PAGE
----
One Line Coloring is a simple game. There is no plot. There are no epic action scenes or fights to be apart of. There are no huge dramatic scores that will stick in your head for weeks. None of those things are here, yet this game still became a part of my normal routine for a while. Players of all ages can experience charming visuals that resemble pastel origami and a backing track that makes it easy to complete the puzzles with ease and relaxation.
Gameplay – Zen You Just Jump Into!
One Line Coloring puts the player directly in the sweet dot-connecting action without much guidance, because not much is needed. The concept is simple: connect the dots line by line without going over lines that have already been drawn. However, while the concept may be simple, it is not always the easiest to actually complete.
There was a lot of trial and error involved on my part as I solved the puzzles and drew these adorable pictures one by one, but that is the point of the game! I had never felt actively frustrated as I played through the areas of One Line Coloring, only encouragement to find the correct solution. It is very easy to backtrack if I feel as if I have made a mistake or just want to try a different route. The seamless process to backtrack and drawing lines directly on the screen makes it very accessible to players of all ages, as even younger audiences can understand the controls with ease.
There are 6 different areas featured in One Line Coloring with a total of 110 different objects to be solved and drawn. There are many options of things to draw as each area is very different, from beautiful forests to bright beaches. Once players click on an image from one of the areas, they will be taken to a drawing page where the real fun begins! Each image requires players to connect the dots on the pictures without going over previously drawn lines. Some have a set starting point already pinned, where there are others that allow the player to choose where they start instead. Though the latter seems to create more of a challenge for the player to decide the best place to actually start the puzzle.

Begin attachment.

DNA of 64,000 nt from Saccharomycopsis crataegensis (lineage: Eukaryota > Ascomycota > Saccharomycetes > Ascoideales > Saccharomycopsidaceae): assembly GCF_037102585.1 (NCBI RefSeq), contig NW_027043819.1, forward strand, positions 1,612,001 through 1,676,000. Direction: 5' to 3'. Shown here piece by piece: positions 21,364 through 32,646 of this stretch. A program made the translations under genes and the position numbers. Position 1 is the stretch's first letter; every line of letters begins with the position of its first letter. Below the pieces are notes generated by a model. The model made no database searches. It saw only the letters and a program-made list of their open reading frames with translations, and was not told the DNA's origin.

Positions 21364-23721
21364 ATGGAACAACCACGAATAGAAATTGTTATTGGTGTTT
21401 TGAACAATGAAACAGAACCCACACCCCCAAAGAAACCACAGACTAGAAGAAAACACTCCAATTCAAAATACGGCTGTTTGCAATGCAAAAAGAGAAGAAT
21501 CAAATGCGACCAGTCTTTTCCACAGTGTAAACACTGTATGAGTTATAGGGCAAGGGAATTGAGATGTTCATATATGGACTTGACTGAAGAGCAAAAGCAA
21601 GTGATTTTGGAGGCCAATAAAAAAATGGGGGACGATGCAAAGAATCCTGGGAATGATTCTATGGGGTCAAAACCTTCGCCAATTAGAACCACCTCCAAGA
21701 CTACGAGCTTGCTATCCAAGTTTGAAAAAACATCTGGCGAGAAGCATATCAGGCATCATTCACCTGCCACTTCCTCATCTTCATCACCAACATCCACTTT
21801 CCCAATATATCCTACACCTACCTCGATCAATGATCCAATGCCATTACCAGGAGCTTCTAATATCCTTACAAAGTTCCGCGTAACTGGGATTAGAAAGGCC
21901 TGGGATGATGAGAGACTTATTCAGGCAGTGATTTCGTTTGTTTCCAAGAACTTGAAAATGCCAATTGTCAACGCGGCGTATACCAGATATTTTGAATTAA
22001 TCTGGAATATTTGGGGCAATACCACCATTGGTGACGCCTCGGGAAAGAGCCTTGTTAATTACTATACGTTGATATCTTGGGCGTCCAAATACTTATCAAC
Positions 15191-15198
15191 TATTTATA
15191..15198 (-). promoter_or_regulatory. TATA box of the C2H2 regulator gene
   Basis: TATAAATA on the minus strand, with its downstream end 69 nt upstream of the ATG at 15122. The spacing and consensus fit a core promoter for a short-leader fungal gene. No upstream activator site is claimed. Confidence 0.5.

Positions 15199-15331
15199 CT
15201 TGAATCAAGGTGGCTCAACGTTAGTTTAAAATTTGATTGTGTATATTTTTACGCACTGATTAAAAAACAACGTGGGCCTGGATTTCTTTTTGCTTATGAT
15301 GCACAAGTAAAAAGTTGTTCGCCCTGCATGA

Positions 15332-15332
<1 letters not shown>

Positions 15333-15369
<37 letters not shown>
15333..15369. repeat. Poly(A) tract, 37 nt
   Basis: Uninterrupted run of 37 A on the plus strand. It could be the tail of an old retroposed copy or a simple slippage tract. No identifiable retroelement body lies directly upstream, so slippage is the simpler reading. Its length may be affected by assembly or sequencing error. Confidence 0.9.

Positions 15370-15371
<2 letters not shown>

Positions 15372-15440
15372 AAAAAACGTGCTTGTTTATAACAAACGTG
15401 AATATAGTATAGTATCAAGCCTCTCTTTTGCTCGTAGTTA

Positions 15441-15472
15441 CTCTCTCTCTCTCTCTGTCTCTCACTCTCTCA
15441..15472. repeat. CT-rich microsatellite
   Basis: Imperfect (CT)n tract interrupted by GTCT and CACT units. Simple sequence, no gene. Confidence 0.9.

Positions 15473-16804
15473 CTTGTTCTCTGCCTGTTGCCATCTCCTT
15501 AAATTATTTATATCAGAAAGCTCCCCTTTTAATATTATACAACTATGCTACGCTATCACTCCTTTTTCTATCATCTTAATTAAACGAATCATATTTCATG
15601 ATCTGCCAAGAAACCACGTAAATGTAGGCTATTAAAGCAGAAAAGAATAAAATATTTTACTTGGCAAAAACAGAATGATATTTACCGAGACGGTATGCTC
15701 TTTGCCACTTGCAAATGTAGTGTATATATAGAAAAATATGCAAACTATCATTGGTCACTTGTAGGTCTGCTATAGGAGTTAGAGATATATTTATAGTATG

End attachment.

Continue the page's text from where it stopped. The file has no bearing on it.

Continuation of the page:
If players would like a different kind of challenge, there is also a timer going as they draw their pictures to try and see if they can beat their previous time. Most of these puzzles did not personally take me more than a few minutes with the absolute hardest ones, and then some were over in about 30 seconds or less.
Audio/Visuals – Charming But Not Intrusive
As I have stated before, there are no big and dramatic musical scores to be found here. No cutscenes that will have you on the edge of your seat, wondering what will happen next. One Line Coloring features a place of escapism, in a way. The backing track is very simple. It is not going to be the next tune that players will bob along to on their commute to work, but it still creates an atmosphere of relaxation. It promotes critical thinking by not being intrusive whatsoever and supporting the player as they inevitably draw and re-draw lines over and over again to create that beautiful image.
The visuals are one of the main areas I feel One Line Coloring really stands out with. Each image has a very cutesy origami type look to it. When players look through the images they can draw, it is not always obvious what the object they are drawing actually is. However, part of the fun is slowly connecting the dots and watching their drawing turn into an actual breathing animation. As players finish the objects in a given area, they are met with beautiful dioramas filled with their drawings in order to admire their handy-work.
One Line Coloring was reviewed on Nintendo Switch thanks to a review key provided by MythicOwl.